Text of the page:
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The Mysterious Origins of the Tooth Fairy Legend

Young girl smiling while holding her missing tooth in her hand.

From Santa Claus to the Easter Bunny, there are a handful of stories and figures that spark imagination and wonder in our children. One such character is the enigmatic Toothy Fairy – the mythical creature that exchanges payment for teeth; of course, only if they’re placed safely underneath a pillow. However, the origin of the Tooth Fairy legend still has a lot of unanswered questions. Where did the Tooth Fairy come from and why? We’re no strangers to investigating dental health myths, so here are some interesting traditions that most likely are the origin of this childhood favorite.

Origin of the Tooth Fairy

The exact origin of the Tooth Fairy legend is hard to understand, though many believe that this childhood myth runs back to the early 1900s. That said, the traditions that celebrate or focus on tooth loss go back centuries earlier. It’s likely that these older customs were the inspiration for the fairy we all know and love.

In Europe, children were often rewarded when they lost their sixth tooth, as a reward for and sign of growing up. However, over time, many parents began to include smaller gifts with each tooth that was lost. Though the transition is foggy, this certainly lead to the modern practice of exchanging the tooth for money.

So, how did the practice of hiding the tooth under your pillow begin?

The Most Common Hypothesis: Promoting Healthy Teeth.

One belief in Europe was that burying a deciduous tooth in the garden would symbolize and encourage new growth for a child’s permanent teeth. This story has many different variations, but the motivation behind it is always to help children grow healthy adult teeth. However, as industrialized society gathered into cities with paved roads in every direction, the available locations to “plant” the teeth grew smaller. This lead to parents having their children bury their teeth in easier places indoors, eventually leading to its modern home: under their pillows.

As soon as your child’s first tooth erupts, you should be on the lookout for cavities. It’s never too early to start care for your child’s visible teeth! While there’s no evidence that “planting” teeth will protect them, we do have some tips for keeping your baby’s teeth healthy.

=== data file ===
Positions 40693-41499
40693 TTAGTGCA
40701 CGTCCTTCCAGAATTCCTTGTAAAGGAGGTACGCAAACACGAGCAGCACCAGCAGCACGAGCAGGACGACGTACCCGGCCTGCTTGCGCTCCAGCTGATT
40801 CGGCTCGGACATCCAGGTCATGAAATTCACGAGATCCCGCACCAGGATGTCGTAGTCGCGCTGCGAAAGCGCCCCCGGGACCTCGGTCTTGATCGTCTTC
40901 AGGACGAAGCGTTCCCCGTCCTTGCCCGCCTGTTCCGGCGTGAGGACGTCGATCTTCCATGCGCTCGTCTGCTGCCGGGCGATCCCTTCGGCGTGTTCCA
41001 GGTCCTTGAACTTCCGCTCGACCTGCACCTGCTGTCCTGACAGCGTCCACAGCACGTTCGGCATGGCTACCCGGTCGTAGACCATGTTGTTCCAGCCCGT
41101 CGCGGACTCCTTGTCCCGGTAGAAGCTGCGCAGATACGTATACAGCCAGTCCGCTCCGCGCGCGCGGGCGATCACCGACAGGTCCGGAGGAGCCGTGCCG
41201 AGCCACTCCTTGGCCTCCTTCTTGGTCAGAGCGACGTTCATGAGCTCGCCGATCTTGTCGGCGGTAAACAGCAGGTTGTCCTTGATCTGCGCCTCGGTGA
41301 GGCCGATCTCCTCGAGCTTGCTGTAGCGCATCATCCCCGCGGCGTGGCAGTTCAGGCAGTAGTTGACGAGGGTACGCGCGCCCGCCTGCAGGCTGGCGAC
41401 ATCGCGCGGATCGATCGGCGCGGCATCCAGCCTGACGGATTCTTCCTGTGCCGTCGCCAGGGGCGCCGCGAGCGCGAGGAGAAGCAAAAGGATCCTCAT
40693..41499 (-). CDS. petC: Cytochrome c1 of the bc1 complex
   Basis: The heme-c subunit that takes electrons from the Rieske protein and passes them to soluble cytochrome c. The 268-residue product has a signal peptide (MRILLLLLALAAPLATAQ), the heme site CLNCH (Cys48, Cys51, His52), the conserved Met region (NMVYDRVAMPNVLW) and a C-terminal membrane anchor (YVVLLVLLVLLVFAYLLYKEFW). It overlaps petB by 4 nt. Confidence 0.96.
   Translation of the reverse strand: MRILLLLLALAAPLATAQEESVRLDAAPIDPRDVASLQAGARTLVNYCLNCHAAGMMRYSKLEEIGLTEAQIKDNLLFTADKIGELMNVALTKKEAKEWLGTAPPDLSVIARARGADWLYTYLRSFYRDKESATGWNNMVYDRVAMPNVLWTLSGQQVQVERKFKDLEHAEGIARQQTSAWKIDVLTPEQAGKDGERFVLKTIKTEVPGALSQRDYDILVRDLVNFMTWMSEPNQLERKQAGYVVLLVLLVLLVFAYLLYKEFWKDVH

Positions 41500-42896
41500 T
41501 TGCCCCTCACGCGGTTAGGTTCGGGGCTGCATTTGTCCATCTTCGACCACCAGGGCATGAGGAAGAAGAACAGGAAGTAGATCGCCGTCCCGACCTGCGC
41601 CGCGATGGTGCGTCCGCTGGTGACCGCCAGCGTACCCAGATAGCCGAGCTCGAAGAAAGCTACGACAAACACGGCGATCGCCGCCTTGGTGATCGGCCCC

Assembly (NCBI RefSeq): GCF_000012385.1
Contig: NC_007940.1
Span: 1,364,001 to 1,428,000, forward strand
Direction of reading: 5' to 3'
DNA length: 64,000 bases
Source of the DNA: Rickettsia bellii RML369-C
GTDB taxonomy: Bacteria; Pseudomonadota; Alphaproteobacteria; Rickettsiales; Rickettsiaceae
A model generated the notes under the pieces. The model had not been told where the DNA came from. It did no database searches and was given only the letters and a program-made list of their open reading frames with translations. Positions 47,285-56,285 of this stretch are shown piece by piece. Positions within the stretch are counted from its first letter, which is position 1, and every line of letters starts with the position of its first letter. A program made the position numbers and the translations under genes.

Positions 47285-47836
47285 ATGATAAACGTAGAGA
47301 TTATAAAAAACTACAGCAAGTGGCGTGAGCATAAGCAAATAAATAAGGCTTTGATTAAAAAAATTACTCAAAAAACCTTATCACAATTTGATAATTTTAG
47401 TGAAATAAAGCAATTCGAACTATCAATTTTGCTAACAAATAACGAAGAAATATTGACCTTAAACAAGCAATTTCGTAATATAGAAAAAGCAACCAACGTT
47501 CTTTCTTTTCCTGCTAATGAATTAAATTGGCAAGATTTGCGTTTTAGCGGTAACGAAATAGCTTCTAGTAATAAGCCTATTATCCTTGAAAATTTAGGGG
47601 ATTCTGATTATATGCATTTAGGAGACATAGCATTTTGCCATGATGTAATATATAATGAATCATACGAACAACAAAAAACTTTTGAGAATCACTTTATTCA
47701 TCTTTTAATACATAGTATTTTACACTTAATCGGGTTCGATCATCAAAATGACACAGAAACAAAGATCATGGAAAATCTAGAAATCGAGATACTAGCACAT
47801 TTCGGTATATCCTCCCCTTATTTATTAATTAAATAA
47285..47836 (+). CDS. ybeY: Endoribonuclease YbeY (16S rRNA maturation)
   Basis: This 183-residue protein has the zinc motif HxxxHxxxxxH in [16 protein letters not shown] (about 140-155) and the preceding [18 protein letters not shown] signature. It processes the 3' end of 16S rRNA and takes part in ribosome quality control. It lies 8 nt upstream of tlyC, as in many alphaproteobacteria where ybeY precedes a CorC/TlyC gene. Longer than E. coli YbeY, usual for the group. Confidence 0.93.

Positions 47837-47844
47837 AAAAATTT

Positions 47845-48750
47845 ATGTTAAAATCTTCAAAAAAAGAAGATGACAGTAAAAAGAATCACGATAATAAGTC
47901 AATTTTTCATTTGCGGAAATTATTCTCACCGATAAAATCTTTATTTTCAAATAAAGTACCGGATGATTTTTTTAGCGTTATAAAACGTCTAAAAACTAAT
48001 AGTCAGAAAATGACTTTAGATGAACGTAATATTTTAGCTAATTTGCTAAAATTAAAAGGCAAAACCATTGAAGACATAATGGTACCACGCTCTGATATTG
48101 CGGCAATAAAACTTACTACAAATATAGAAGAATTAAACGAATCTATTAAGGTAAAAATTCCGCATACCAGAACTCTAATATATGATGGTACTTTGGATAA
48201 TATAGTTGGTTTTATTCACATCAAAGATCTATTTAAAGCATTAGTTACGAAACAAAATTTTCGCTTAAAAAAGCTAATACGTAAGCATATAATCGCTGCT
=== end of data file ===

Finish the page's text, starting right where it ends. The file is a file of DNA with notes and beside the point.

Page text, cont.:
Could the Tooth Fairy Be a Mouse?

In tracing the origin of the Tooth Fairy legend, many fingers point to France’s character, The Little Mouse, and the Spanish myth of Perez the Mouse. Both mice fulfill identical roles to the modern American Tooth Fairy – sneaking into the room of sleeping children to exchange money for teeth. While Perez’s origin dates to the late 1800s, the French origin of The Little Mouse goes back well into the 17th century.

While most people who think about the Tooth Fairy tend to imagine a fairy like Tinkerbell, there’s no real consensus of evidence to say. Unlike Santa, there’s very little information on the Tooth Fairy’s appearance and there is wide variety of depictions created by children and adults nationwide.

The Tooth Fairy Legend Can Help with Dental Health

While losing baby teeth is a normal part of growing up, the stress of this new situation can make many children fearful of the experience. It can be difficult to explain to a child, especially if their loose teeth are causing them pain, that everything will be okay. That’s where the Tooth Fairy legend comes in.

Choosing to embrace the Tooth Fairy legend is up to you. If you do, it can help make your child more comfortable with the experience of losing their teeth due to the rewards and excitement of the story. While not every parent chooses to introduce their child to this legend, some find it helpful during a potentially stressful time in their child’s life.

Some parents even go a step further and use the Tooth Fairy as a way to teach early brushing habits. By telling their children that the Tooth Fairy offers better rewards for cleaner teeth, it can help promote daily brushing in even young children. Preventing mild forms of gum disease can nip dental health problems in the bud. It also reduces the chance that they will experience pain during brushing, which can further discourage daily brushing!

Other Tooth Legends Around the World

The Tooth Fairy isn’t the only tradition when it comes to teeth. Around the world, different cultures have their own takes on what to do with their teeth, usually when they fall out:

South Africa – Like America, France and Spain, South African children enjoy trading their teeth for money, too. The big difference is where they hide it: in their slippers.

Korea, China and Japan – The tradition in this part of the world often involves children throwing their lower teeth on the roof, and placing their upper teeth on the floor. The goal is to have their replacement teeth grow “towards” the old tooth.

Finland – This one’s a bit different. Hammaspeikko, or “tooth trolls,” are mythical monsters that drill holes in teeth to cause cavities. Eating candy lures them over, but brushing your teeth scares them away.

Teach Your Child the Facts About Dental Health!

Pointe Dental Group can provide you or your child with a complete examination, answer your questions, and discuss your treatment options. Schedule an appointment with us today! New patients can receive FREE comprehensive exam and consultation, plus a full panoramic x-ray with a paid cleaning procedure (a $200 value)!

Grosse Pointe Farms: (313) 881-2480

Shelby Township: (586) 803-8300

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